Monday, September 10, 2012

After Mike Leach, Texas Tech Has No Choice In Billy Gillispie Case

Billy Gillispie is in the hot seat after player misconduct allegations. (Sports Illustrated)

Texas Tech head basketball coach Billy Gillispie might not have much time left in Lubbock, and the university might not have a choice in the matter.

CBS Sports has been headlining reports for the last week about allegations that Gillispie mistreated players and broke NCAA rules. Gillispie has been accused of over-practicing players - and not adhering to the NCAA’s mandate that says teams cannot practice for more than four hours a day and 20 hours a week - as well as making injured athletes practice and taking back job promises to potential coaches.

The situation is not one-sided. Former players and fellow coaches have come to Gillispie’s defense, with players saying they would play for the coach again. Some have come down hard on the coach, while others are criticizing the players for being soft.

It’s tough to decide a coach’s fate when proof and facts are not yet clear, but because of recent history, Texas Tech will need to fire Gillispie. Just go back to 2009 when Red Raiders head football coach Mike Leach was accused of mistreating player Adam James. Texas Tech fired Leach after an investigation into the issue.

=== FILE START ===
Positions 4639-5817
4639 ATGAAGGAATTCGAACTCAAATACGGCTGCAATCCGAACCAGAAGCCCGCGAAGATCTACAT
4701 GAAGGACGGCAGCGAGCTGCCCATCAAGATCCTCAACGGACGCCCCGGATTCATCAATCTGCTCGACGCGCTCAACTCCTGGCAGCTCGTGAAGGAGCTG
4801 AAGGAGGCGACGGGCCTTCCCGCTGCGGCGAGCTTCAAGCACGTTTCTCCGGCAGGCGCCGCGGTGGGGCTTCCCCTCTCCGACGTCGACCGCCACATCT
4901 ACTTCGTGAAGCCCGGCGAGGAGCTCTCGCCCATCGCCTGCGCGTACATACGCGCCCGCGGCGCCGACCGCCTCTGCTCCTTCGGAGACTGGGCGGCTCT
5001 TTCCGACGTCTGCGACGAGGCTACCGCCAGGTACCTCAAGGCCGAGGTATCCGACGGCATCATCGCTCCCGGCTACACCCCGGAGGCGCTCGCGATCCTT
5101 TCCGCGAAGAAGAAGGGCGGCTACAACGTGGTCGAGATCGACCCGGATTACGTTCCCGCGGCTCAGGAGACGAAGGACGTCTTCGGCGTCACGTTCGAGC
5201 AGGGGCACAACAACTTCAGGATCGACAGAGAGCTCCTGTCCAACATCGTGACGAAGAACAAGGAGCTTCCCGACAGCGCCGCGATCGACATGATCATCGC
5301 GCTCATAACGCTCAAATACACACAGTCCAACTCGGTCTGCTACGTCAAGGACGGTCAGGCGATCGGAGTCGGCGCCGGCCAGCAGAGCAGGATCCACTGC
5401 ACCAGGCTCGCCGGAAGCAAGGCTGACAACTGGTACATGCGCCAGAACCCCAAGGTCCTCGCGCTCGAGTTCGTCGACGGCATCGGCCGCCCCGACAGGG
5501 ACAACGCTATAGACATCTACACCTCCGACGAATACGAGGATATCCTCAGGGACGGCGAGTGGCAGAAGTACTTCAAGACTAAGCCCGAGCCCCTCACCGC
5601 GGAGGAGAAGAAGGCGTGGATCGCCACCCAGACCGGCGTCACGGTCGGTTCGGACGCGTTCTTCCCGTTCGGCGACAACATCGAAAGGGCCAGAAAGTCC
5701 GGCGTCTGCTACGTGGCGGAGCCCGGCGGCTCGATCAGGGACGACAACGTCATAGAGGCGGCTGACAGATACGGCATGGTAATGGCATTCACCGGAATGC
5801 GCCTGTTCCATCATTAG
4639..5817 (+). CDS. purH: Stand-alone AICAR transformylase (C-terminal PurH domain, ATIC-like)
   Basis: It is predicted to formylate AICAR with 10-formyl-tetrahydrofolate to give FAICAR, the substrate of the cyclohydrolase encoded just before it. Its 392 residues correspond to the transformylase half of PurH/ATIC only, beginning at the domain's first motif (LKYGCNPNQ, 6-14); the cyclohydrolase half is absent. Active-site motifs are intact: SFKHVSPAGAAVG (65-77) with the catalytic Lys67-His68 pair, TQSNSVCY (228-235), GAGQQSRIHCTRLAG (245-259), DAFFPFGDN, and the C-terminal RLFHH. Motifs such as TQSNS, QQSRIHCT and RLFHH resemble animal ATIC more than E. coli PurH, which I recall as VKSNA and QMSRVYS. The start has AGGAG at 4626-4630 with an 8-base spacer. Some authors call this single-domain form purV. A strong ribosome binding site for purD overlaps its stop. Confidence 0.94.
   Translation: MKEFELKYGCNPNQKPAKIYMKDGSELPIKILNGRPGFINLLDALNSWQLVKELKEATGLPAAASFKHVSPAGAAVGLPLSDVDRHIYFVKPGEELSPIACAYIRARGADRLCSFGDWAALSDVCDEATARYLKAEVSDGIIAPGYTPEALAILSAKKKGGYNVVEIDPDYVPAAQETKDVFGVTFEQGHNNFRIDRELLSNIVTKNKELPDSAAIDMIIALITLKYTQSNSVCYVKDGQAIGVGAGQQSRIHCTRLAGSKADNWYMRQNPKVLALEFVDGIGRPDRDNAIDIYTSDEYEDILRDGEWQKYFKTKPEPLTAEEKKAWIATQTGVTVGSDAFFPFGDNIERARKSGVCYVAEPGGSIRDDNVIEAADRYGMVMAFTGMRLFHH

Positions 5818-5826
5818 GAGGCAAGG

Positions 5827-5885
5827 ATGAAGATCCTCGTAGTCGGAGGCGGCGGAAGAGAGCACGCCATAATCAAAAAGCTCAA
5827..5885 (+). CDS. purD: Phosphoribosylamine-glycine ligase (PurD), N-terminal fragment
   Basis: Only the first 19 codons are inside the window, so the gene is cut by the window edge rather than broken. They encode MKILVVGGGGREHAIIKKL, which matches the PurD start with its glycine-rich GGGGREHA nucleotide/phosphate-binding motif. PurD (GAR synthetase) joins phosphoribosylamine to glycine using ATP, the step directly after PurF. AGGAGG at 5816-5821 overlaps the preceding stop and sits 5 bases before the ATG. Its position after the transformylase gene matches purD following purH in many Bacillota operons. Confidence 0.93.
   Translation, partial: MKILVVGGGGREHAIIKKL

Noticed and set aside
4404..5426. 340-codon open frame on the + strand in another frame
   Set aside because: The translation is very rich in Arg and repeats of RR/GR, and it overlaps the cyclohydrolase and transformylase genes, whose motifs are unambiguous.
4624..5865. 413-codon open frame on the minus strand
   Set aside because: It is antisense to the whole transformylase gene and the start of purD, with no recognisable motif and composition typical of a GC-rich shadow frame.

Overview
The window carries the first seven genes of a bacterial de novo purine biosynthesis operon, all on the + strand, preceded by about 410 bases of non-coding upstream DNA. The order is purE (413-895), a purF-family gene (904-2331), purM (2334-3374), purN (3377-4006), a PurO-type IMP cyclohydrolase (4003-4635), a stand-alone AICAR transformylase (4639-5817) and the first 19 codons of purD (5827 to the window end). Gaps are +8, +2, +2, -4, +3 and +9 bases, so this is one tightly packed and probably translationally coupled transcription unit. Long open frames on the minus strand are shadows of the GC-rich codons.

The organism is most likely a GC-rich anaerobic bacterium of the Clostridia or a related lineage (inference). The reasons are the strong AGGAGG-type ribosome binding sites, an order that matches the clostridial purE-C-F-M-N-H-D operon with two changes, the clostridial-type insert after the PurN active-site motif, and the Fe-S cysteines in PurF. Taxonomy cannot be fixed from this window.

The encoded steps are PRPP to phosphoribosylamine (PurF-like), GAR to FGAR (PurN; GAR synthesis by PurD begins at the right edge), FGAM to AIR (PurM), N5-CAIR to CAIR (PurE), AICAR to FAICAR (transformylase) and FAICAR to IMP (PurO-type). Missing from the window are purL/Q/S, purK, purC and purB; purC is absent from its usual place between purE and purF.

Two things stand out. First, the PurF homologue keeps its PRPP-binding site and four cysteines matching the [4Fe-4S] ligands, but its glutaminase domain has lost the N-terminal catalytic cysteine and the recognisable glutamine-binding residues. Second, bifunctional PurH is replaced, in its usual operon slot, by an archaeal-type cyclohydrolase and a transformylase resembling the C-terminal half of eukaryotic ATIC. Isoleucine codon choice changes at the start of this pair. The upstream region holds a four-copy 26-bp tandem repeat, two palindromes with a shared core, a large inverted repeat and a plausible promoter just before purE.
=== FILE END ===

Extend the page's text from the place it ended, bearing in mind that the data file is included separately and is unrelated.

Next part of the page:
Texas Tech made a statement with the firing, showing that success on the field would not save a coach from alleged wrong-doings. The Red Raiders were 8-4 and played in the Alamo Bowl when Leach was fired. Gillispie’s Red Raiders were last in the Big 12 in his first season as head coach.

Leach was fired for his alleged actions against one player. Gillispie’s accused actions involve an entire team, and whether he is guilty of his accusations or not, 15 players have left the program since his arrival.

Texas Tech set a precedent that it would not allow player misconduct to even be a question, so can it afford to keep Gillispie around after this? The cost would be heavy. The university would be looked at as a hypocrite and has to be consistent with it’s handling of punishments. The situations aren't identical, but both fall under player misconduct.

The university ripped the winningest football coach in school history away from the team, so it can’t keep a basketball coach who went 8-23 last season after similar allegations. Regardless if Gillispie is guilty or not, his reputation has been tarnished, which could make his progress at Texas Tech more difficult.

The question now is if Texas Tech can change its chance to allow Gillispie's progress to continue after bringing Leach’s career to a halt. 

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